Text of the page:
What is cooling, though? Water! But be careful: a wet cotton T-shirt may only be half as good at protecting you than a dry T-shirt.

The reason why the textile scientist’s old T-shirts had such a high protection rating might have something to do with how they were laundered. While bleaching cotton and rayon will make UV pass through more easily, many laundry detergents contain optical brightening agents which do the opposite. These molecules absorb UV light and reemit its energy in the visible range. This makes your clothes look spiffier while also adding a layer of UV protection. There are even specific products, like SunGuard (which contains Tinosorb), marketed as laundry additives that will increase your clothes’ UV protection factor for up to 20 wash cycles. And finally, anyone who’s washed a garment inappropriately will know that it shrinks. Washing clothes shrinks them, which results in a tighter fabric that lets fewer ultraviolet rays through. Hence the older the article of clothing, the better the shielding it theoretically provides against the sun.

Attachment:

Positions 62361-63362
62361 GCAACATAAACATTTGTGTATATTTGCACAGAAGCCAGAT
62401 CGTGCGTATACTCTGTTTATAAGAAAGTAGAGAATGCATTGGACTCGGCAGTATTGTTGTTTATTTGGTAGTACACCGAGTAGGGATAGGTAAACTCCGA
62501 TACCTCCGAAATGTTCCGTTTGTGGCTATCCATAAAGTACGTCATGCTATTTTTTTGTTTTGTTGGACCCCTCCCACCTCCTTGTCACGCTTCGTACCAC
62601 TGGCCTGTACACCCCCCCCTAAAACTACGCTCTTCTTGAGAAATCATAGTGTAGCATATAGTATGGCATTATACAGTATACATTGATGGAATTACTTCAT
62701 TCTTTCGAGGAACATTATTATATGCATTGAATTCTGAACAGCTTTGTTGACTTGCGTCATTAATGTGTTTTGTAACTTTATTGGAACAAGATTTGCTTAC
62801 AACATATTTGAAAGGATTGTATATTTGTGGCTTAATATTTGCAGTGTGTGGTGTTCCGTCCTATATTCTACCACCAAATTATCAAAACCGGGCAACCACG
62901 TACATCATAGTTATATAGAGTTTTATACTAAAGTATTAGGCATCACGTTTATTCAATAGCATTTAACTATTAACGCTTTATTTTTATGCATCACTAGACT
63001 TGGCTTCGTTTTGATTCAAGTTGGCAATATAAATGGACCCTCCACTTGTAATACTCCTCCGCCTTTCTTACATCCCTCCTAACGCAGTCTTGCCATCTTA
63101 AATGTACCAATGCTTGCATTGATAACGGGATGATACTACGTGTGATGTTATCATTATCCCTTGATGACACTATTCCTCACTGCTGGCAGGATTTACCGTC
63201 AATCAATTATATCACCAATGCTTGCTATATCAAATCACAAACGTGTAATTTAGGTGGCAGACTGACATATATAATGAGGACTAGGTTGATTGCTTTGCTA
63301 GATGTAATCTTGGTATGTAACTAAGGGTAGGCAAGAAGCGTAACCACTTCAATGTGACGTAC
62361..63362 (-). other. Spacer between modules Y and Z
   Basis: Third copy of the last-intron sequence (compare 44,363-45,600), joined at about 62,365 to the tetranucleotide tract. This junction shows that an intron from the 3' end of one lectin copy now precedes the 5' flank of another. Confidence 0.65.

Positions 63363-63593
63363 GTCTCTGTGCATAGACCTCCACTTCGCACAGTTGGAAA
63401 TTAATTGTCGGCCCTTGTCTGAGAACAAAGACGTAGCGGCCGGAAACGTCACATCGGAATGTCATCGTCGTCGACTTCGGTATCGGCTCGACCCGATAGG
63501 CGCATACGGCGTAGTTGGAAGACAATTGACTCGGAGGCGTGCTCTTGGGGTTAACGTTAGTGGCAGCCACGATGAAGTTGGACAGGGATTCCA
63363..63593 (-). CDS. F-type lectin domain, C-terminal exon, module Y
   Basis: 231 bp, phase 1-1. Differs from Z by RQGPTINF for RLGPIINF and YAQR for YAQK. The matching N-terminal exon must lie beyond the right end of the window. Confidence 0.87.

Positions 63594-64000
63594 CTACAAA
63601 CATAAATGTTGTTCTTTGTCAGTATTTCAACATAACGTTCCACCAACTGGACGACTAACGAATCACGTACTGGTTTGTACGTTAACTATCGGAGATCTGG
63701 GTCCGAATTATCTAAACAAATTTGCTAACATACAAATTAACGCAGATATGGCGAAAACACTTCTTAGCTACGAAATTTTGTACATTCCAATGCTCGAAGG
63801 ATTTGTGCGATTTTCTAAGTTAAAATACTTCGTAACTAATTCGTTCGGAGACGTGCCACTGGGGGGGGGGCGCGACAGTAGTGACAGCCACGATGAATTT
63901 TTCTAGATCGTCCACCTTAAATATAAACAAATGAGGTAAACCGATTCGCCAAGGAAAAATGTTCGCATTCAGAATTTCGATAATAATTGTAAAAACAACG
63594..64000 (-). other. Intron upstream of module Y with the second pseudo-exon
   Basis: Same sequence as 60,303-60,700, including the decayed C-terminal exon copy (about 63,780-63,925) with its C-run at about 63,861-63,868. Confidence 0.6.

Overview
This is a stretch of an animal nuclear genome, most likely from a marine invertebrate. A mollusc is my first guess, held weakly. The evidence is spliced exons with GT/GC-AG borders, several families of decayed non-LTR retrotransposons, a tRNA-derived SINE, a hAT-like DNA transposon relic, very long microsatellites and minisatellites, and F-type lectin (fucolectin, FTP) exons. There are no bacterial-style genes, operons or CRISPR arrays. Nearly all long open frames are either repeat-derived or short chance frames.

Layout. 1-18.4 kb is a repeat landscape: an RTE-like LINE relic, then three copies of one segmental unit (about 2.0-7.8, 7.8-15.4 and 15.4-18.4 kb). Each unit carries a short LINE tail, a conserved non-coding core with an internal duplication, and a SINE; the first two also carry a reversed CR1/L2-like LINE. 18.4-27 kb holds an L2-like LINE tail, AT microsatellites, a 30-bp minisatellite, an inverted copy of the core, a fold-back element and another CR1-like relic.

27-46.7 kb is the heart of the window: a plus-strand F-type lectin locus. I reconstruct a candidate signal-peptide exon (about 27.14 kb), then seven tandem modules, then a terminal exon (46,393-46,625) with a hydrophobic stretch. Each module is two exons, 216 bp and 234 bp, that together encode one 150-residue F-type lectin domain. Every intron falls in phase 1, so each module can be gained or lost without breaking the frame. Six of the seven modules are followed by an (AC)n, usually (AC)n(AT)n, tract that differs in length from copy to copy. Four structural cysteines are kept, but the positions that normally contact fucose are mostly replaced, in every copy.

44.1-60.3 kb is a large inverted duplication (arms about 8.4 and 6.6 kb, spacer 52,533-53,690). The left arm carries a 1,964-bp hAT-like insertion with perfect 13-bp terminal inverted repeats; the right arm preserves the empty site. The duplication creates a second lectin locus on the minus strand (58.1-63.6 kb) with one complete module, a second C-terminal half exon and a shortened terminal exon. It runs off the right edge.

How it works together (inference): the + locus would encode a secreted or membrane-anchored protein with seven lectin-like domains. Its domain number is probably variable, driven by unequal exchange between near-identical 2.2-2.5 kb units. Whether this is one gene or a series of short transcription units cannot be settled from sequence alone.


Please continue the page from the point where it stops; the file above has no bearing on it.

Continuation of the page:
UPF-rated sun protective clothing isn’t necessary for many people, but it can be useful for those of us with fair skin, for children, for people who exercise outside or who live at high elevations where the UV exposure is greater, and for anyone taking drugs that increase the sensitivity of their skin to sun damage.

But even while wearing clothing with a high UPF rating, there will be exposed areas, and they should be protected with a broad-spectrum (UVA and UVB) sunscreen with an SPF of at least 30. Long sleeves help, as does a wide-brimmed hat. And sunglasses can be bought really cheaply and still offer sufficient protection for your eyes.

In the end, the best protection against the sun remains the shade. As with abstinence-only sex education, though, I suspect the message is a tad unrealistic. If you’re going to enjoy the sun, wear protection.

Take-home message:
- Regular summer clothes do not offer a strong protection against UV light, though repeat laundering (especially with brightening agents) will make them better at protecting your skin.
- Sun protective clothing is available for sale. It is based on strict standards but keep in mind that the industry regulates itself